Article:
When it comes to gun rights, Californians continually suffer from the idiom “one step forward, two steps back.” Such was the case recently regarding the California ammunition purchase law. It requires residents to undergo a background check in order to purchase ammunition. After a federal judge blocked the law on Thursday, a 9th Circuit Court of Appeals reinstated the law Friday.
California Ammunition Purchase Law Reinstated
“Criminals, tyrants, and terrorists don’t do background checks,” U.S. District Judge Roger Benitez told usnews.com after blocking the law. “The background check experiment defies common sense while unduly and severely burdening the Second Amendment rights of every responsible, gun-owning citizen desiring to lawfully buy ammunition.”
But now the 9th Circuit Court of Appeals granted state Attorney General Xavier Becerra’s request to stay that judge’s order. Even though Judge Benitez wrote the background checks violated Constitutional rights, the 9th Circuit Court granted the stay.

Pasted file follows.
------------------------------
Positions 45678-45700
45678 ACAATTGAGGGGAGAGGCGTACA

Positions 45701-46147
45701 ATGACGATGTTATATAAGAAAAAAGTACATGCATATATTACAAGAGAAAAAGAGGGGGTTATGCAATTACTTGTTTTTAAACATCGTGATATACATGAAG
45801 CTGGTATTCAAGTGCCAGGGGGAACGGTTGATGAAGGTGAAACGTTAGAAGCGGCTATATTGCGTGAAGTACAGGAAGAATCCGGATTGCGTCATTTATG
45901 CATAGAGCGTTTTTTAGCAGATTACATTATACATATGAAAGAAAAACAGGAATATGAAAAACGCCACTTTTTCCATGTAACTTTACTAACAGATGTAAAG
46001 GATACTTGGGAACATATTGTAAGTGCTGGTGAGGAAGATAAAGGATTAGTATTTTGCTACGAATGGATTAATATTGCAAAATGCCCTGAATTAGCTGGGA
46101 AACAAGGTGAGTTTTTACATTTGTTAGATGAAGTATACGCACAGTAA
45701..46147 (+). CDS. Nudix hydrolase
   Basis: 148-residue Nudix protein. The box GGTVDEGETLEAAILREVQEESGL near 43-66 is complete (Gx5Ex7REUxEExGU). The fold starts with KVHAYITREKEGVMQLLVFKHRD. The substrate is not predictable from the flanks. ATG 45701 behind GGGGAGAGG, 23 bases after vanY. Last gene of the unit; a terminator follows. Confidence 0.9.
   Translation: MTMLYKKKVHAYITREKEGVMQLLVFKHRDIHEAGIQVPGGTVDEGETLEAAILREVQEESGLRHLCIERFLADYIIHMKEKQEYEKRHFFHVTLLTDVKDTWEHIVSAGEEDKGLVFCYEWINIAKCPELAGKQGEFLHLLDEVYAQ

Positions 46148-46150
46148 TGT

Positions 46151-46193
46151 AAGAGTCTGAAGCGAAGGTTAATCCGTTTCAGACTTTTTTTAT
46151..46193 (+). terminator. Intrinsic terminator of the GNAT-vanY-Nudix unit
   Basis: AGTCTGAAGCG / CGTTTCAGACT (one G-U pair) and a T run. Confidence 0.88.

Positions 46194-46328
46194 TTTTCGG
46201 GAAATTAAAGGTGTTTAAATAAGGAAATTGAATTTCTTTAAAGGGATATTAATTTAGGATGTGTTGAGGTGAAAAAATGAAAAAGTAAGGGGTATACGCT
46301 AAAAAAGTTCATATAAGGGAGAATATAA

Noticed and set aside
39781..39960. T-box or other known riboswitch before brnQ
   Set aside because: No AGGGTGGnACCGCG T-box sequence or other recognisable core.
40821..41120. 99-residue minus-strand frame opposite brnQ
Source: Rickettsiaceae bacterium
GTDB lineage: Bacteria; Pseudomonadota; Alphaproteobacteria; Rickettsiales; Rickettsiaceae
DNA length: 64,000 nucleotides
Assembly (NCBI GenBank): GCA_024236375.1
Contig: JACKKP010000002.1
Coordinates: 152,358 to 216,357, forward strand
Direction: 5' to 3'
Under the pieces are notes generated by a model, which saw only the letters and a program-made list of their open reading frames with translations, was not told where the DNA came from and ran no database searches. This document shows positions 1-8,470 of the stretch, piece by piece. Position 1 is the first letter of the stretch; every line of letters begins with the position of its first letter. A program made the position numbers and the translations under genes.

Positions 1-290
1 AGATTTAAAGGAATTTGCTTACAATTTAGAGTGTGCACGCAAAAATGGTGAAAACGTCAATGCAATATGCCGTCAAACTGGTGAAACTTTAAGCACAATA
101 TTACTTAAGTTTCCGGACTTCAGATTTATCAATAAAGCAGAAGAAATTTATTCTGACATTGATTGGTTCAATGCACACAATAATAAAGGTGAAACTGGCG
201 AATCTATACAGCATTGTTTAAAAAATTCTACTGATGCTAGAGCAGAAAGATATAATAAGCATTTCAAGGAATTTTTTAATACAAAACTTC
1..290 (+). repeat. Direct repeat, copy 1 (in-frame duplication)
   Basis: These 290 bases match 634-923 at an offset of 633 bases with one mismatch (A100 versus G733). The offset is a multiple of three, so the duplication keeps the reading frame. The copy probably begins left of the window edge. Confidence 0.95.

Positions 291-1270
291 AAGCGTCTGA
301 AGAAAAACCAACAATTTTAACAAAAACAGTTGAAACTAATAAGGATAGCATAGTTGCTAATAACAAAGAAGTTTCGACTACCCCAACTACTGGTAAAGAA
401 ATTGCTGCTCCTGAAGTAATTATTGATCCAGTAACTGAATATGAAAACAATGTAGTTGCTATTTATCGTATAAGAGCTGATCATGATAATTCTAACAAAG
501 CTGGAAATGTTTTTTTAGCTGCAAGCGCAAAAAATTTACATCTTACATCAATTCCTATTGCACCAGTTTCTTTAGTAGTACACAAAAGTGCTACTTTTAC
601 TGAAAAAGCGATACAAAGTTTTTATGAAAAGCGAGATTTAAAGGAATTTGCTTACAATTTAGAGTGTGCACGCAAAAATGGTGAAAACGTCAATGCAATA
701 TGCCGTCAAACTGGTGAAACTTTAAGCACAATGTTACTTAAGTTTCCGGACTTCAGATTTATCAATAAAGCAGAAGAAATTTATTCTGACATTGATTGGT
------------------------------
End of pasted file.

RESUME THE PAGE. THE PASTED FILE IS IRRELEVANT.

“This means that the same restrictions that have been previously in effect regarding ammunition in California are back for the time being,” the National Rifle Association said in a news release.
The bogus law took effect in July. Judge Benitez said the law blocked sales to legitimate, law-abiding ammo purchasers approximately 16-percent of the time. He further wrote it adversely impacted and violated interstate commerce laws. However, Becerra claimed the law stopped more than 750 people form illegally buying ammunition.
For Californians, the reinstatement of the law proves the latest infringement upon their Second Amendment rights. The original challenge came from a suit filed by the California Rifle & Pistol Association. The lawsuit also included the likes of six-time Olympic medalist Kim Rhode, among others.
Let’s hope the California Rifle & Pistol Association, along with all the other individuals in suit, continue the fight. We need a precedent setting decision at the federal level. We need a decision that ends bogus laws like California’s, forever.